Thursday, June 30, 2011

New Blood Test for Autism in Development

Information on a developing new blood test to determine children's places on the autism spectrum.

On June 9, we commented on a scientific study that proved that autism in children can be caused by a random genetic mutation that could occur at any one of hundreds of different sites in the human genome. As I told you in that story, I believe the science because of the significant role that genetics often play in our everyday lives.

I have also previously written about my strong support for early intervention – essentially, how important it is that early diagnosis be made and how early intervention can make a difference in altering the maturity in some of the children with autism spectrum disorders.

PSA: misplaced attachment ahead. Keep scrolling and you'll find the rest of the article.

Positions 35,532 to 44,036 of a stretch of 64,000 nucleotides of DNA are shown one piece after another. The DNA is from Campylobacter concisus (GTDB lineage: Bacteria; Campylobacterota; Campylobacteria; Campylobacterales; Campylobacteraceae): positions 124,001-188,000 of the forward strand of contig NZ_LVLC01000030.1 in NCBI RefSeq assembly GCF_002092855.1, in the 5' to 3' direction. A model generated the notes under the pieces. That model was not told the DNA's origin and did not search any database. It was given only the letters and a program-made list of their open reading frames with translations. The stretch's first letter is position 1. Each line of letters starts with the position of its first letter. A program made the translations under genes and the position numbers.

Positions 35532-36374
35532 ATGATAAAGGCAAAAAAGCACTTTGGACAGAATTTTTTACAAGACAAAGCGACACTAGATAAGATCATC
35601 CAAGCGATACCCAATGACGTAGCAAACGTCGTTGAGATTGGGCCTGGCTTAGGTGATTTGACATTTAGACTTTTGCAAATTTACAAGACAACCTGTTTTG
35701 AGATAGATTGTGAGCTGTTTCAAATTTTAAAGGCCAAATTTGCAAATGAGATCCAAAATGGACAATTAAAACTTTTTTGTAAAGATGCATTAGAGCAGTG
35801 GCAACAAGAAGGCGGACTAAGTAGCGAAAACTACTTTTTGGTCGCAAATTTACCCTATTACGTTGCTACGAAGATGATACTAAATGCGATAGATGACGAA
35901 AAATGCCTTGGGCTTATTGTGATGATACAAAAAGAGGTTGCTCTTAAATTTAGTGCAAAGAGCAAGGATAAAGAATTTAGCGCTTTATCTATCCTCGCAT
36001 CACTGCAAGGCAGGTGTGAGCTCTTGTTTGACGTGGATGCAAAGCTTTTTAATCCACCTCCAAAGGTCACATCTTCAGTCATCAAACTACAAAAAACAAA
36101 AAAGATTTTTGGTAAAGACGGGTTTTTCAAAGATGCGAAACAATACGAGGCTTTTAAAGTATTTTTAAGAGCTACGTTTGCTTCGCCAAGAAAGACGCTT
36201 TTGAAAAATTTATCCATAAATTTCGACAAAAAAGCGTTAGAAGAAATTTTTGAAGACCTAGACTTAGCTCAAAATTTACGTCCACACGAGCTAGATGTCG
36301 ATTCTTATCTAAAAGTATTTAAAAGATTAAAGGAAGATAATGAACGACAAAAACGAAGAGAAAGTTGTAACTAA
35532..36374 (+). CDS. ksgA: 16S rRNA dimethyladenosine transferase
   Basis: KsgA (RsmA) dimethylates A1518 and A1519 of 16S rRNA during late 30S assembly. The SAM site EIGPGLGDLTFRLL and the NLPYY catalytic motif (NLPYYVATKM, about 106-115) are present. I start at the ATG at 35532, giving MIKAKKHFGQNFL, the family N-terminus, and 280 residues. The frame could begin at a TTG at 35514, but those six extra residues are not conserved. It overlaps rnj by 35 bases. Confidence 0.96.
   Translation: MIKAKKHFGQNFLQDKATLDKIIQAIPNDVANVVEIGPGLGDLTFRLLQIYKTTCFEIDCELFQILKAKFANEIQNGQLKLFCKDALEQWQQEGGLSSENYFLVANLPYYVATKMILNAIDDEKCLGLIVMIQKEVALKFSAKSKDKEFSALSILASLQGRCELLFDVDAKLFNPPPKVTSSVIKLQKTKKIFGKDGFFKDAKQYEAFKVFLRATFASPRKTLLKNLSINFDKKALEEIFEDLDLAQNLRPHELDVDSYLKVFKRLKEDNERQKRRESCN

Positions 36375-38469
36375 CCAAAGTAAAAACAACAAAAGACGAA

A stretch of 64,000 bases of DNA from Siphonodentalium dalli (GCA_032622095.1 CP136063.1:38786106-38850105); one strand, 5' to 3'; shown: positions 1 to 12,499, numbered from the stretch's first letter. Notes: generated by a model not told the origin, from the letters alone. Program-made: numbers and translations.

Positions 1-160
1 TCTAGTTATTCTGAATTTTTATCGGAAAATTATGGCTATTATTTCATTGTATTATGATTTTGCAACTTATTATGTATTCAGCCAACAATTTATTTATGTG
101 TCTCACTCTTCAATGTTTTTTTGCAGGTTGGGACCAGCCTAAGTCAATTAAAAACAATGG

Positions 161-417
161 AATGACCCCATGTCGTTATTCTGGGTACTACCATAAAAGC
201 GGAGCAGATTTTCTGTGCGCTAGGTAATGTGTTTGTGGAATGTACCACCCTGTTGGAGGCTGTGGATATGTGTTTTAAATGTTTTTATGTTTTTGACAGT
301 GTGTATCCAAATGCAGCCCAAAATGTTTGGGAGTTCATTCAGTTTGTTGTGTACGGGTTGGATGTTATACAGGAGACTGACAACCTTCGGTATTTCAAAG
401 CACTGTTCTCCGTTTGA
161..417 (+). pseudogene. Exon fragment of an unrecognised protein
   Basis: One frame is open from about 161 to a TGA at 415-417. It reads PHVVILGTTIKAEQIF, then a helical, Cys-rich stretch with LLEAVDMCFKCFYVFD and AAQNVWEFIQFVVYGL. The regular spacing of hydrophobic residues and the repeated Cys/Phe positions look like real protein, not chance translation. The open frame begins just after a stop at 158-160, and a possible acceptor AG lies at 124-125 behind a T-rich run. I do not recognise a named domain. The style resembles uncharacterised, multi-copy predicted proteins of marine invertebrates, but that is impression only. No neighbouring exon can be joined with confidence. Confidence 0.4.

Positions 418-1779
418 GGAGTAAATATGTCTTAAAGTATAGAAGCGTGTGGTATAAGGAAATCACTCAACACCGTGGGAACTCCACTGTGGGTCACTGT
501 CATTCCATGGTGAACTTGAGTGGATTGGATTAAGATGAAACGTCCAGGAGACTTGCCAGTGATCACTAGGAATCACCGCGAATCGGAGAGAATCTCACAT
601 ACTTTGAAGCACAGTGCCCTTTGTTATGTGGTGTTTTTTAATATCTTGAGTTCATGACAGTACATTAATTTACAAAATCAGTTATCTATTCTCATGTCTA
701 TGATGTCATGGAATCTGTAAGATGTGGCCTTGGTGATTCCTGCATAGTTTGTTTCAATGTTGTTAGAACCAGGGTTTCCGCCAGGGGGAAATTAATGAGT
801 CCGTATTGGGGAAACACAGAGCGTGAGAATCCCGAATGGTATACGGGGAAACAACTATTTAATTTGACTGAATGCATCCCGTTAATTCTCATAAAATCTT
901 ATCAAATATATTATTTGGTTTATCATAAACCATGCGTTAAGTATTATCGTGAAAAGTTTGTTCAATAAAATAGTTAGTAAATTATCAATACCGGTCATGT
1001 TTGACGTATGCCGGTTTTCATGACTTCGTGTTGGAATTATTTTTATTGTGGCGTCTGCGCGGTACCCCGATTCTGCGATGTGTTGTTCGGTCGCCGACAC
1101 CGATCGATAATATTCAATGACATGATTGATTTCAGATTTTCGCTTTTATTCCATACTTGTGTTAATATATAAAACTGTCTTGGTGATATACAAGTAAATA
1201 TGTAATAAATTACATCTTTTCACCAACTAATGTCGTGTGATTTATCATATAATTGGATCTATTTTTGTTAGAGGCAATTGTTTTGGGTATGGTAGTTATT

Despite the countless studies that have been done on autism and it’s dramatically growing numbers, there are still many people who don’t believe in the reality of the autism spectrum. Nevertheless, for those parents like me that are seeking answers, there is a need to always keep an eye out for new studies and solutions.

And that brings me to this latest report, which is the product of ongoing research being conducted in Rhode Island at Bradley Hospital. Scientists are doing research based on the idea that autism has genetic origins. Their ultimate goal is to develop a blood test that could diagnose both autism and what the disorder would mean for the specific child it affects in terms of symptoms and treatment.

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